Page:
Puget Sound cleanup agency gets a new director
Anthony Wright, the recently retired commander of the Seattle District of the U.S. Army Corps of Engineers, takes over this week as the new executive director of the Puget Sound Partnership.
Seattle Times environment reporter
Workers at the small state agency trying to lead restoration of Puget Sound will begin a new era Monday: They will answer to their third leader in less than five years.
Anthony Wright, who recently retired as commander of the Seattle District of the U.S. Army Corps of Engineers, will take over as the new executive director of the Puget Sound Partnership. He replaces Gerry O'Keefe, who took the reins 16 months ago from the agency's first director, attorney David Dicks.
Wright gained prominence in 2009 as the blunt, forceful colonel who convinced Congress to set aside emergency funds to repair the storm-weakened Howard Hanson Dam rather than risk a catastrophic breach.
But his appointment to the $137,304 per year job also is an acknowledgment there may be rough waters ahead for cleanup of the region's signature waterway.
The state and federal government face looming budget crises.
The agency's two biggest champions, Gov. Chris Gregoire and U.S. Rep. Norm Dicks, D-Bremerton — who as former chair of the House Appropriations Committee steered millions of dollars toward Puget Sound work — are both leaving office this year. Details about the agency's work often appear complicated and murky to the public.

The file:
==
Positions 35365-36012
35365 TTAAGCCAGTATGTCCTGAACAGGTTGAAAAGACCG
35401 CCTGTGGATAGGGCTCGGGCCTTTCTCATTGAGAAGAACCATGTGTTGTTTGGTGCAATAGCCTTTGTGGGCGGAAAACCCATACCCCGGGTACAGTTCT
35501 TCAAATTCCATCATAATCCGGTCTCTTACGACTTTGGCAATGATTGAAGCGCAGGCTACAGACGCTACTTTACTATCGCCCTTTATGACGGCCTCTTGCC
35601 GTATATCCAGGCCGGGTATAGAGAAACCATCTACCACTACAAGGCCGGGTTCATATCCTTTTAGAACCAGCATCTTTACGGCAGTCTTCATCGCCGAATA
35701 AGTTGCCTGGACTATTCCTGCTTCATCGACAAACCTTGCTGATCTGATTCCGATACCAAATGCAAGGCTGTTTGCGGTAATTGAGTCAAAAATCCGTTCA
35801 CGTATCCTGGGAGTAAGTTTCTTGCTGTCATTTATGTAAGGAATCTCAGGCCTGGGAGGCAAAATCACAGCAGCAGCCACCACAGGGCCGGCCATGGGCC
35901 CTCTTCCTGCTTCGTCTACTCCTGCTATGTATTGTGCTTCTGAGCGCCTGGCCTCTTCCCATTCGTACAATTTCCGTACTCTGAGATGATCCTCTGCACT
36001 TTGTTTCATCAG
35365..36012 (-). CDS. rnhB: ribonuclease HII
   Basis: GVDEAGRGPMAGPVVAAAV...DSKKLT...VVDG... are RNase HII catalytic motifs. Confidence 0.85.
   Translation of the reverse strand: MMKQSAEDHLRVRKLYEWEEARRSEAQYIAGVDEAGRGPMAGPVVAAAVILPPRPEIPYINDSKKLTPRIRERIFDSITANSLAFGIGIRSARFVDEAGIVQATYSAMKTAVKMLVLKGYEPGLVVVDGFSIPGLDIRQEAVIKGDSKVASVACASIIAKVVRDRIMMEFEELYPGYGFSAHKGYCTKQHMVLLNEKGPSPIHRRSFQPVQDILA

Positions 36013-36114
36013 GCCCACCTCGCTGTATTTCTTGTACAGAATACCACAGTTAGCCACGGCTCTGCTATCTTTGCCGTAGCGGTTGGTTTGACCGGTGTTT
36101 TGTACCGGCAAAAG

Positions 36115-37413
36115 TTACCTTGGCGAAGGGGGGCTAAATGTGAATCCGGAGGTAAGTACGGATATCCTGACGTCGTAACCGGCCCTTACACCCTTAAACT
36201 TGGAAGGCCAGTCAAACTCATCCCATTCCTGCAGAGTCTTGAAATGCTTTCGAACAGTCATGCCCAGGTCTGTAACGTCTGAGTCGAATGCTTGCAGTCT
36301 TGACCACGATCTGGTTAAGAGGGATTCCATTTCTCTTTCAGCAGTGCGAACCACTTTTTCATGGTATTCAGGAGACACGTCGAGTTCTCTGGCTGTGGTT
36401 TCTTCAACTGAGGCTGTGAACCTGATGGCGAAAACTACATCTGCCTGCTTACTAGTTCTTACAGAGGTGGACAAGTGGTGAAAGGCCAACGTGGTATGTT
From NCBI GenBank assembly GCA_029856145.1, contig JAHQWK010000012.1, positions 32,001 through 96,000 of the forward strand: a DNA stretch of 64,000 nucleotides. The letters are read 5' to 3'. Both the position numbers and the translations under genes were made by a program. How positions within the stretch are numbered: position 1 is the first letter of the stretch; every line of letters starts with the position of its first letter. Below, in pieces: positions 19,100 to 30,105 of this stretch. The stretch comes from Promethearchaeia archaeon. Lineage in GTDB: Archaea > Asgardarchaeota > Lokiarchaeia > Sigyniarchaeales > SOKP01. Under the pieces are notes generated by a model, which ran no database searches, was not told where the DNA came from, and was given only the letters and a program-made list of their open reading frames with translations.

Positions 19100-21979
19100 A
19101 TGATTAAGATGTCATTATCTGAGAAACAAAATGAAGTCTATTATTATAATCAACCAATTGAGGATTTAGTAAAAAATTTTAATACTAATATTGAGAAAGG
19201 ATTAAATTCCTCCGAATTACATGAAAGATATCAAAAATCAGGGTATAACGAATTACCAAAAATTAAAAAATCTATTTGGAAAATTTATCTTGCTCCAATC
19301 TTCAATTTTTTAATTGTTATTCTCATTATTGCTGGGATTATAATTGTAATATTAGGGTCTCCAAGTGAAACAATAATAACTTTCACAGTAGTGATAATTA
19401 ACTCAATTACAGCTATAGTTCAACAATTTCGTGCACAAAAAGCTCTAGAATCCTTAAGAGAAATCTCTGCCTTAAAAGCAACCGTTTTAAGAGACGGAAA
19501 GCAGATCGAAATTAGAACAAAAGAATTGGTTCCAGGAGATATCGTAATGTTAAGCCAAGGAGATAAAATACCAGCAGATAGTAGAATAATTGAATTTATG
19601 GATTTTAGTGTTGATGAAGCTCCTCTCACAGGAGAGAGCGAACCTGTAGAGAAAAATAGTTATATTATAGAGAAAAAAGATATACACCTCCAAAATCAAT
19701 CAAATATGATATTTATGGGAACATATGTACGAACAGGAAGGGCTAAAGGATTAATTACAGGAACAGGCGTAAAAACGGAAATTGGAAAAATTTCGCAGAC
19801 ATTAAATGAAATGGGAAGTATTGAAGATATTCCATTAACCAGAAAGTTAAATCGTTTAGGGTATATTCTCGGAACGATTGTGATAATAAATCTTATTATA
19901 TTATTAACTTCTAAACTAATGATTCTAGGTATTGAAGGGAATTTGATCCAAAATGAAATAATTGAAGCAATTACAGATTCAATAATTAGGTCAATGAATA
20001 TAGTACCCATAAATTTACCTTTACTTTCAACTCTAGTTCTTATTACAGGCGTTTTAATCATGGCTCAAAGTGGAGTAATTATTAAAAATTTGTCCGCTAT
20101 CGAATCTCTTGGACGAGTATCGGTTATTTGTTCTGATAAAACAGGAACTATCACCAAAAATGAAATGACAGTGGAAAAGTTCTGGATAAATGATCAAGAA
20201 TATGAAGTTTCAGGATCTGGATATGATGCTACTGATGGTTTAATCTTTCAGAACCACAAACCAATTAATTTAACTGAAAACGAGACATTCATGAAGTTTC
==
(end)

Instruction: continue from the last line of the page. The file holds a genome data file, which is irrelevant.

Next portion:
Martha Kongsgaard, who chairs a leadership council that helps steer the agency, said the governor hired Wright because she wanted the agency to have a much-higher profile.
"I think the governor wanted to energize us," Kongsgaard said. "She wanted to put some new focus and oomph in the partnership and have it be a little, maybe, nosier, so that her legacy has a better chance of surviving through many governors.
"Tony's a well-known guy who has come in his fatigues and said some pretty strong things about what it's going to take to recover the Sound," she said.
"He's got the street cred of being a serious Army Corps fellow who stuck his neck out a lot in this region and was listened to. He can go toe to toe with anyone. He's a doer."
Kongsgaard praised O'Keefe, who will be taking a position with Ecology, as a solid manager that steered the partnership through an earlier rocky period.
His predecessor, Congressman Norm Dicks' son, resigned in the fall of 2010 to take a job at the University of Washington.
Earlier that year, state auditors had found the partnership had inappropriately spent thousands of dollars on things like monogrammed jackets and promotional gifts and sometimes ignored state contracting rules.
"During last year's legislative session, the House GOP zeroed out the partnership's budget," Kongsgaard said.
"It didn't go anywhere, but it was definitely a shot across the bow. I think Gerry (O'Keefe), through the course of that session, really calmed a lot of nerves."
In announcing Wright's appointment this month, Gregoire praised the retired colonel as a leader and a relationship builder. She also said she's elevating the job to a cabinet-level post.
Wright, meanwhile, said he's getting up to speed on the partnership's efforts. He also is aware that a new governor could decide to replace him in January.
But Wright said his work with the Army, repeatedly changing jobs and serving in management positions from Kansas to war-torn Iraq, has trained him to take over far bigger bureaucracies in short order. At the Corps, he oversaw $2 billion in construction projects, from restoration to levee work, in a few short years.
"I've figured out how to quickly assess an organization and gather information about what needs to happen right away," he said. "I'm going to be meeting with lots of people and reviewing a lot of documents, trying to ensure that we're charting a path that gives us the most results."
Craig Welch: 206-464-2093 or email@example.com.